In AGNA’s case, that includes allegations of the company blatantly disregarding “its obligations to ensure the safety and security of the U.S. Embassy in Kabul” – according to the whistleblower who sued – and various other nefarious wrongdoings – according to the Department of Justice (DOJ). Offenses include:

  • “AGNA submitted false claims for payment on a State Department contract to provide armed guard services at the U.S. Embassy in Kabul, Afghanistan”;
  • “[I]n 2007 and 2008, AGNA guards violated the Trafficking Victims Protection Act (TVPA) by visiting brothels in Kabul, and that AGNA’s management knew about the guards’ activities”;
  • “AGNA misrepresented the prior work experience of 38 third country national guards it had hired to guard the Embassy”; and
  • “AGNA failed to comply with certain Foreign Ownership, Control and Influence mitigation requirements on the embassy contract, and on a separate contract to provide guard services at a Naval Support Facility in Bahrain.”

Those seem like some important pieces of information that a contracting official might want to take into consideration if choosing between ArmorGroup and one of its modestly more responsible competitors when determining the award of a future federal contract.

Of course, contracting officials – and the public for that matter – could see this information if Congress simply passed some common sense contracting transparency reforms. Last spring, then-Sen. Russ Feingold (D-WI) introduced a bi-partisan bill including just such reforms.

Included in the legislation was language to pull into FAPIIS “records of any administrative proceeding entered into by a contractor at any level of government” no matter the finding of fault or liability. There was also a provision “increasing the length of time from five years to 10 that a contractor’s past performance record on a government contract” would stay in the database.

The legislation ingloriously died in committee, however, and with Sen. Feingold now out of the Senate, the transparency community needs a new champion to step up in Congress and push for these basic contracting reforms.

Please see the original and leave your comments at OMB Watch

July 19, 2011 Posted by | Afghanistan, ArmorGroup, Civilian Contractors, Contractor Oversight, Government Contractor, Legal Jurisdictions, Private Security Contractor, State Department, Wackenhut | , , , , , , , | Leave a comment

Internal Report Issues Black Eye for US Embassy in Kabul

USA Today

WASHINGTON — The State Department is failing to properly oversee nearly $2 billion in contracts to battle the drug trade, build infrastructure and train police in Afghanistan, according to a bluntly worded internal assessment.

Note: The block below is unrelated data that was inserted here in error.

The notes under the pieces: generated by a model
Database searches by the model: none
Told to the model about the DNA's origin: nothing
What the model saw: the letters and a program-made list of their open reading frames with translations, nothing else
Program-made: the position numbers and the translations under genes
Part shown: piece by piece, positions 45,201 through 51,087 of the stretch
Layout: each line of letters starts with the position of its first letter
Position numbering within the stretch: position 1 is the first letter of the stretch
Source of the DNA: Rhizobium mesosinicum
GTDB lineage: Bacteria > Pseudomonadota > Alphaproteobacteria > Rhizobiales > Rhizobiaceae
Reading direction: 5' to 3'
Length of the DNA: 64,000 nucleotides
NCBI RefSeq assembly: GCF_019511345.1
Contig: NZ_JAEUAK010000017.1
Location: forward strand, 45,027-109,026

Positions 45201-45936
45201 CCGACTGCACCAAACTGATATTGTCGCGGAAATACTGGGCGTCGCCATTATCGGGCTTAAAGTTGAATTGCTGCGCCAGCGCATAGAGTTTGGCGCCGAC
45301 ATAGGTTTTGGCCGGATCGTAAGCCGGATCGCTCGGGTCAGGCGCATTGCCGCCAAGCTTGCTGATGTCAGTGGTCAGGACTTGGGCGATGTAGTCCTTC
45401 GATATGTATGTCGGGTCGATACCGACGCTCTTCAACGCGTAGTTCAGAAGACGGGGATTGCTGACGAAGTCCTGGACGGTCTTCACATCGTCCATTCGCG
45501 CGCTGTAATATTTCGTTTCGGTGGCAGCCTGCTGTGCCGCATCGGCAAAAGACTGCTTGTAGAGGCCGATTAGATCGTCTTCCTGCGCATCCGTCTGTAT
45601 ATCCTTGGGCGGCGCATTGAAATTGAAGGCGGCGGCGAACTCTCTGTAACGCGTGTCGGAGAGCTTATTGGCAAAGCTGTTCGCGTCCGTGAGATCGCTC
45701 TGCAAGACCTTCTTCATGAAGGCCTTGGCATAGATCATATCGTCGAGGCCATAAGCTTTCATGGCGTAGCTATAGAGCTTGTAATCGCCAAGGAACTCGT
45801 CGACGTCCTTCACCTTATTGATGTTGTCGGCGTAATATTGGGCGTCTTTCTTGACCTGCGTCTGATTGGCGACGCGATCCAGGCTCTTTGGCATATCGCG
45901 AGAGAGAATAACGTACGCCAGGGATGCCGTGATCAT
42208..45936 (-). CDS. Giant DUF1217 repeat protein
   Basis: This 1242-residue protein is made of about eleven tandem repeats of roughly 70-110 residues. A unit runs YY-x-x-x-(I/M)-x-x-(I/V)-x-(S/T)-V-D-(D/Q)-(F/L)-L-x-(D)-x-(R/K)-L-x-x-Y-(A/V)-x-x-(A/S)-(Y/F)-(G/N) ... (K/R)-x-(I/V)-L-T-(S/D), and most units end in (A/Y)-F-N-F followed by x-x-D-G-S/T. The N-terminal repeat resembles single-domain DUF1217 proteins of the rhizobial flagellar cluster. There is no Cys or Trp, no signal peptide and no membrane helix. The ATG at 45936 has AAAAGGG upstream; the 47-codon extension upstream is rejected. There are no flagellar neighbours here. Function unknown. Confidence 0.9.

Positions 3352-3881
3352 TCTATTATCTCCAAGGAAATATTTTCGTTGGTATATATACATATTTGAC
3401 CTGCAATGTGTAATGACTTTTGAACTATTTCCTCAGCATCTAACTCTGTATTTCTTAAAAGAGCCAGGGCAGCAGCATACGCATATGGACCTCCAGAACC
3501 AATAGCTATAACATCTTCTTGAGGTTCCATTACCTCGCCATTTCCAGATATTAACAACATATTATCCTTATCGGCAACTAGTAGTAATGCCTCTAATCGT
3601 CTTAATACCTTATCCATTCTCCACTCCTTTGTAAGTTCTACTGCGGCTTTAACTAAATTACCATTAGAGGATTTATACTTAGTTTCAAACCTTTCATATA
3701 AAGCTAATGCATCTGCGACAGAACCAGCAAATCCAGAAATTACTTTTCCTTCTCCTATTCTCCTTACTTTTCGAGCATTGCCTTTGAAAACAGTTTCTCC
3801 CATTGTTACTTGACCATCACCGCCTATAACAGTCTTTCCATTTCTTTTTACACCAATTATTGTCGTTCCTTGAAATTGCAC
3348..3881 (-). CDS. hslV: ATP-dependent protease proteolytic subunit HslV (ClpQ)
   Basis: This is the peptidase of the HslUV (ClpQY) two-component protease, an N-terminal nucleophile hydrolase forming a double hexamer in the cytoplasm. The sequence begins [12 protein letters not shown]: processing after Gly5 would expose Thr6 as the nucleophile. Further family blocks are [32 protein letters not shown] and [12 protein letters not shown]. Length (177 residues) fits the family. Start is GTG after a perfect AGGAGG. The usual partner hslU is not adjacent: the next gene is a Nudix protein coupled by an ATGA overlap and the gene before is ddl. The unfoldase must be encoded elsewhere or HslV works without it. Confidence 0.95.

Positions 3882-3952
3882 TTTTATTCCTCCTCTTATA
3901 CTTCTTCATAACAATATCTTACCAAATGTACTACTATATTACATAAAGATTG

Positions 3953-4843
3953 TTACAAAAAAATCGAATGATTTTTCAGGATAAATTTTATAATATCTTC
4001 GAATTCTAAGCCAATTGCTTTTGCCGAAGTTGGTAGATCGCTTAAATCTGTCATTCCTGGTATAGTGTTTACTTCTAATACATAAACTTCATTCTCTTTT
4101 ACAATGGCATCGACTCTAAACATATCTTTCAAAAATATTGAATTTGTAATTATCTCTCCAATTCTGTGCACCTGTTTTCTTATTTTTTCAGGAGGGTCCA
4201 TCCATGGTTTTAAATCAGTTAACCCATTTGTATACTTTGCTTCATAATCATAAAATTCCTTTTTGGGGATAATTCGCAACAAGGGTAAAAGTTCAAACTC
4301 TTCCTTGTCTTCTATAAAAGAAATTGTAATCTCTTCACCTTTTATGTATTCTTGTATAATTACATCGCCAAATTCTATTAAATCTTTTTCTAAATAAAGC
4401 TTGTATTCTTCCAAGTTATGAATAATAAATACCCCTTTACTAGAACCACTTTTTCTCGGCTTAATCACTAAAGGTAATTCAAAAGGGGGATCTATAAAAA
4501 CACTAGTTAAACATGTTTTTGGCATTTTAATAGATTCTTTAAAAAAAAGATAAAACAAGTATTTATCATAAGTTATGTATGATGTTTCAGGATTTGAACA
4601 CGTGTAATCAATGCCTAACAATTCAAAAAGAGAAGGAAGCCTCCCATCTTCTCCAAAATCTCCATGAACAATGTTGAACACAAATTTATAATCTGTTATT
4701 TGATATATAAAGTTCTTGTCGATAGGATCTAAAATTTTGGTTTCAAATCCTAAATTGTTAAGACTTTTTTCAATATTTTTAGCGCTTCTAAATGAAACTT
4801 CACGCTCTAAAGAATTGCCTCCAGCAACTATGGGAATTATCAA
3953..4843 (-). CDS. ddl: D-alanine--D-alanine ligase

The report by the department’s inspector general questions whether the U.S. will be able to stabilize the country in time to meet President Obama’s goal of withdrawing some troops by June 2011.

“Embassy oversight of contracts and grants is seriously inhibited by the dangerous security conditions … as well as by the shortage of qualified contract officer representatives in Kabul,” says the report, released last week. The embassy “faces serious challenges in meeting the administration’s deadline for ‘success’ in Afghanistan,” it adds.

The embassy, which reports to special representative Richard Holbrooke, says the report is generally “accurate in its assessments,” spokeswoman Caitlin Hayden said in an e-mail from Kabul. “We are already implementing a great majority of the report’s recommendations.”

That includes better contract oversight, said Deputy Secretary of State Jacob Lew. “We’re very much aware of the problems that developed in Iraq and are working to avoid outcomes that would be problematic,” he said.

In a January cable reported by The New York Times, U.S. Ambassador Karl Eikenberry, who runs the embassy, questioned whether the military could meet its timeline for turning over the country to Afghan forces.

The ambassador and his team “have made impressive progress,” the report acknowledges. It attributes some problems to the rapid expansion of the embassy’s staff, which is growing from 320 to 900 with 100% turnover from the Bush administration. Other key criticisms:

• Frequent visits by senior officials and members of Congress divert diplomats from crucial counterinsurgency tasks.

• The embassy doesn’t have enough people to carry out anti-corruption and outreach initiatives.

• No one on the public affairs and website staff speaks Pashto, the language of the areas being contested in the counterinsurgency.

The Special Inspector General for Iraq Reconstruction recently blasted the State Department’s oversight of a $2.5 billion contract with DynCorp to train Iraq’s police force, saying invoices were paid with no assurance the work was done correctly. The problem is being repeated in Afghanistan, this new report says.

Because of security concerns, diplomats often can’t visit training sites or other U.S. taxpayer-funded projects, the report says. Just five contract officers in Kabul “cannot provide effective oversight” of $1.8 billion in contracts, the report says. Two officers have since been added, Hayden said.

The report also undercuts a key example cited by Holbrooke as part of his pledge to reduce the government’s reliance on contractors for reconstruction and aid projects. In discussing that change, Holbrooke has repeatedly cited his canceling of a $30 million contract for women’s programs. He said he gave the money to the Kabul embassy.

However, the embassy doesn’t have people to oversee the grants, the audit says. While the embassy hired more staff, Hayden said, it also had to hire a Washington-based contractor to administer the program because Afghan organizations lacked the “internal controls” required to receive direct U.S. funding.

March 9, 2010 Posted by | DynCorp, State Department | , , , | Leave a comment